“To start with, lockdown was fun. My wife and I have three girls aged 9, 8 and 16 months, who need regular feeding, cleaning and tearing away from the TV or each other. We made a timetable, got supplies in, got dressed even, but as the weeks went by, our good intentions went out the window and clothes became optional.
“As for work? Let’s call it interesting. My littlest one knows that when Daddy is talking into his computer there are people to wave at. I’m sure it was endearing for my colleagues the first time, maybe even the second, but after the fourth time it gets thin.
“Then there are my two older girls. They’re either silent (worrying in itself), shouting ‘She’s hitting me!’ (not an appropriate Zoom background), or wanting to watch people do the things they should be doing in real life on YouTube for hours. We’ve kept them entertained with Duolingo, a learn a language education app who I work for, The Inbestigators and Dogcraft (google it)… and with work from school. But what they really need now are their friends.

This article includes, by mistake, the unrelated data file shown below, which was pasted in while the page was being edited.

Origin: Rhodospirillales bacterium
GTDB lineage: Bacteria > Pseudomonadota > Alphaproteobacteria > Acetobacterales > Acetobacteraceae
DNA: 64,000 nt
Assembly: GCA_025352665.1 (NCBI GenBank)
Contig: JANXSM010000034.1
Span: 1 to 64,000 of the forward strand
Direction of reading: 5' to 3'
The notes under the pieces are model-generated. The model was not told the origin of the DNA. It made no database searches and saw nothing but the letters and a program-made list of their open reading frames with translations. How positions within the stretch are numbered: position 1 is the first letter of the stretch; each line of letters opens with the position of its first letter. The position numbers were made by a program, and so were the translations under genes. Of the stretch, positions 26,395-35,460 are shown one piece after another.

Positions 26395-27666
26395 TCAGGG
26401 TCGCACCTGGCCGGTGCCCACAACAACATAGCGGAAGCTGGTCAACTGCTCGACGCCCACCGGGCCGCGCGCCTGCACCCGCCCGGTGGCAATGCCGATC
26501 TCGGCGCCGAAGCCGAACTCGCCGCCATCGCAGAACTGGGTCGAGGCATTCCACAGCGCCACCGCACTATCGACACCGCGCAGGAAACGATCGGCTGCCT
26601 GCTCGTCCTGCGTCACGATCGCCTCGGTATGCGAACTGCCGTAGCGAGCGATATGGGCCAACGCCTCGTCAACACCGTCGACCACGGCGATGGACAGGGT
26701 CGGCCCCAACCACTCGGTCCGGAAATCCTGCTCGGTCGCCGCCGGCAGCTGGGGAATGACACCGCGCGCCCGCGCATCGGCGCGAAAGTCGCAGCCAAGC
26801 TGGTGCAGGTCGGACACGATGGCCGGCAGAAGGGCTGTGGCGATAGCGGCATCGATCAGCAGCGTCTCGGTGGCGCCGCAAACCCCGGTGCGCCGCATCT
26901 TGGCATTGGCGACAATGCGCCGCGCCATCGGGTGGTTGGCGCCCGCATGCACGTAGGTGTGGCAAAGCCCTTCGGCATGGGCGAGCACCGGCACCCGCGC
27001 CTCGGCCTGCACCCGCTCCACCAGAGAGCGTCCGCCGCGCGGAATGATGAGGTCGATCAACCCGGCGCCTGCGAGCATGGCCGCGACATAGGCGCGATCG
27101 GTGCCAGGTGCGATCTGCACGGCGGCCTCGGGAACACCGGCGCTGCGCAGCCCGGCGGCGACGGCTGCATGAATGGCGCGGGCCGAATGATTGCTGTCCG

“They need to run around and do what children do. Can you remember how long school holidays used to feel when you were little? For my little ones it’s been like that but times by ten. For my 8-year-old, six months is 1/16 of her entire life.
“We’ve bumped into classmates on our walks but there is that weird stand-off as once inseparable BFFs shy away, not knowing how to interact or social distance. My 16-month-old saw another toddler and she didn’t know what to do. I want them chasing one another, playing, even losing their cardigans again. Yes, we will have to deal with bubbles, staggered start times and all kinds of disruption, but they’ll be learning again (maths has changed a lot since I was at school, and I only found out what a homophone was this year!)
“For me, selfishly, I will love being alone again; not having to gamble if the afternoon nap will last through my next meeting. But I also know I will really miss them not being here. As much as I might roll my eyes at how empty the fridge is, I did have my own voice-activated biscuit delivery system. If I was down, I could just pick one of them up and spin them around. It won’t be the same and I will truly miss that, but they need to be back at school, learning, and being children again. And boringly, but importantly, we all should be able to get more work done, and occasionally catch-up on my TV.”
Colin Watkins is the UK Country Manager for language learning app Duolingo
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